Experimental data is presented for capacitive measurements taken on structures similar in construction to those of FIG. 1. MOD BST dielectric films 24 of approximately 100 nm thickness and 20 nm grain size were deposited over an electrode 18 with a platinum top layer and a ZrO2 barrier layer 16. The ZrO2 barrier is non-conductive, and preferably would be replaced by a conductive barrier like TiN in, e.g., a DRAM application. A second platinum electrode 26 was deposited over film 24 to form a capacitor of roughly 10000 μm2 area. This structure was repeated many times across a test wafer. A series of test wafers were prepared using stoichiometric BST precursor solution with erbium added in 1 mol % increments; measurements for several capacitive structures on each wafer were taken with a 1.6 V dc bias and a 100 kHz, 10 mV oscillator signal at a temperature of 25 C. These measurements were averaged for each wafer to obtain the data of Table 1.
These particular results show a decrease in dielectric constant over undoped BST for all levels of erbium doping. However, leakage current also decreases compared to undoped BST for up to three percent erbium doping (with more than an order of magnitude decrease for two percent erbium). Although not well understood, erbium concentrations added in a narrow range (e.g. 0.3 to 3 mol %) apparently reduce dielectric leakage for such a small-grained thin film. For larger erbium concentrations, dielectric leakage may actually increase.
TABLE 1______________________________________Er to Ti LeakageConcentration Dielectric Current(%) Constant (×10-6 A/cm2)______________________________________0 190 0.81 170 0.32 150 0.063 150 0.24 150 2.5 130 4.6 140 3.7 150 5.8 140 5.9 140 6.10 140 0.6______________________________________
An improved dielectric structure may be formed as shown in FIG. 2. This structure shows a dielectric film 24 comprising three separate (but not necessarily distinct) sublayers 32, 34, and 36. Using a layered MOD deposition technique such as described herein, such a structure may be formed using precursors with different constituent ratios. For example, sublayer 34 may be deposited with a stoichiometry which forms (Ba0.67 Sr0.33)TiO3 grains when annealed, with little or no dopant material. Such a sublayer has a Curie point near room temperature, thus maximizing dielectric constant (but with a large dielectric leakage value). However, sublayers 32 and 36 may, for example, be deposited with a stoichiometry which forms BST (possibly having a different Ba-Sr ratio than layer 34) with 2% erbium dopant, which in these experiments gave a somewhat lower dielectric constant but markedly improved leakage characteristics.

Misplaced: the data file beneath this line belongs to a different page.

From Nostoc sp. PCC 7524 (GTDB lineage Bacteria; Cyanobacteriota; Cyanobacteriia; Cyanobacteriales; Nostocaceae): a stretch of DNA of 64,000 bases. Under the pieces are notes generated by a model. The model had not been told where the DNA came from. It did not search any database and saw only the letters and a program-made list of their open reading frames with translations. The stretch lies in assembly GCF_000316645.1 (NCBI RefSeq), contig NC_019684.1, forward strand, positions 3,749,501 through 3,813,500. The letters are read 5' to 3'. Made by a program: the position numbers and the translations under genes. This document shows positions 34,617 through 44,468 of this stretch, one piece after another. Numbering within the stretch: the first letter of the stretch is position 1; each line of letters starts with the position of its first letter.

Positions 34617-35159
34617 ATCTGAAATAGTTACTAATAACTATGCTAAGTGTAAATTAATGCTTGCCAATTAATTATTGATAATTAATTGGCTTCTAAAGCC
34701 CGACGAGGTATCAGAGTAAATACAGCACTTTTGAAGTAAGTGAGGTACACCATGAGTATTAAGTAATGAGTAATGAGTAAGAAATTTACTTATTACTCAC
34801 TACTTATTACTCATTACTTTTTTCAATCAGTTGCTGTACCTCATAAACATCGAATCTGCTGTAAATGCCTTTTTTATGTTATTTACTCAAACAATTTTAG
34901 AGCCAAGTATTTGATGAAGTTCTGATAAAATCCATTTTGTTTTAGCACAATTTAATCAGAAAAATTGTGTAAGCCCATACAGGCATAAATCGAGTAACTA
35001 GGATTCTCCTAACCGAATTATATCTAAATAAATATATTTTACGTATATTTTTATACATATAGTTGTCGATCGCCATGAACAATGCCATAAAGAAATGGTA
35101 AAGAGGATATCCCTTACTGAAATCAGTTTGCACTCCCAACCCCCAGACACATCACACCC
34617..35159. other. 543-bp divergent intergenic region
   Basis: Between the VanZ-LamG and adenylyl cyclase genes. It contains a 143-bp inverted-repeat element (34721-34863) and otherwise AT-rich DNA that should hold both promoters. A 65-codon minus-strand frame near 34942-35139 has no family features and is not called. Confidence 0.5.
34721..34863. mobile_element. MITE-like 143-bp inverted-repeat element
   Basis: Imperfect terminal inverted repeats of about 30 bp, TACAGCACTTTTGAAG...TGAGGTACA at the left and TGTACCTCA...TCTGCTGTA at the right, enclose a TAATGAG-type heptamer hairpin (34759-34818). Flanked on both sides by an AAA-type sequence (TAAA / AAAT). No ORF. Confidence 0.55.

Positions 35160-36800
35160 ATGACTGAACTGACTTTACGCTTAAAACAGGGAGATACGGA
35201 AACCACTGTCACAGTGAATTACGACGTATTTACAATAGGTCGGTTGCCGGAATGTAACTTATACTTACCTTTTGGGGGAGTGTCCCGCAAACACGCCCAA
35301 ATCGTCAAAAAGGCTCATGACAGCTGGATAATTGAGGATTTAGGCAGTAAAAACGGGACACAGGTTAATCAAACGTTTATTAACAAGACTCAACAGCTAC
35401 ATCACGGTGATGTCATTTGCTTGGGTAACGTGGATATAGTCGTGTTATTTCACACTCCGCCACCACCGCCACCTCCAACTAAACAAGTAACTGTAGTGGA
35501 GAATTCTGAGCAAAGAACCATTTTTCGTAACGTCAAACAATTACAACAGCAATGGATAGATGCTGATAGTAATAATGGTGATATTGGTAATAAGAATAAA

Such a capacitive structure may, for example, use a relatively thick sublayer 34 if leakage is controllable using thin sublayers 32 and 36. During anneal, some cross-mixing of layers may occur, such that for the specific example, graded transition regions between adjacent sublayers 32, 34, and 36 may exist, with a similarly graded erbium concentration. The laminated structure may subsequently be treated as a single dielectric film with improved dielectric properties.
The invention is not to be construed as limited to the particular examples described herein, as these are to be regarded as illustrative, rather than restrictive. Although specific materials and processing techniques are described in the detailed description, many alternates exist. For example, electrodes may be constructed of Pt, Pd, Rh, Au, Ir, RuO2, TaSiN, TiSiN, or alloys of these. Barrier layer 16 may alternately be constructed, e.g., of ZrN, HfN, TaSiN, or TiSiN. The shape of the capacitive structure discussed herein is meant to be illustrative, as the present invention may be applicable to a wide variety of HDC capacitor structures. The dielectric sublayers may be reversed such that an erbium-containing sublayer is sandwiched between two non-erbium-containing sublayers. Similarly, one sublayer of each type can be used, or more than three total sublayers can be used. Likewise, the ordering of electrode and dielectric formation may differ from that described (e.g. both electrodes may be formed after formation of a BST layer), in which case other electrode materials (e.g. low melting point) not mentioned above may be used. Titanium-rich precursors, which may also form oxidized titanium in boundary regions, are comprehended within the present invention. The BST with dopant film deposition method is not limited by MOD, while it includes CVD such as MOCVD, plasma enhanced CVD, and physical vapor deposition such as sputtering.
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|U.S. Classification||257/310, 257/532, 257/E21.01, 257/E21.009, 361/321.5|
|International Classification||C04B35/46, H01L21/02, H01B3/12|
|Cooperative Classification||H01L28/56, H01L28/55|
|European Classification||H01L28/56, H01L28/55|
|Sep 30, 1994||AS||Assignment|
Owner name: TEXAS INSTRUMENTS INCORPORATED, TEXAS
Free format text: ASSIGNMENT OF ASSIGNORS INTEREST;ASSIGNORS:TSU, ROBERT;KULWICKI, BERNARD M.;REEL/FRAME:007346/0253;SIGNING DATES FROM 19940926 TO 19940930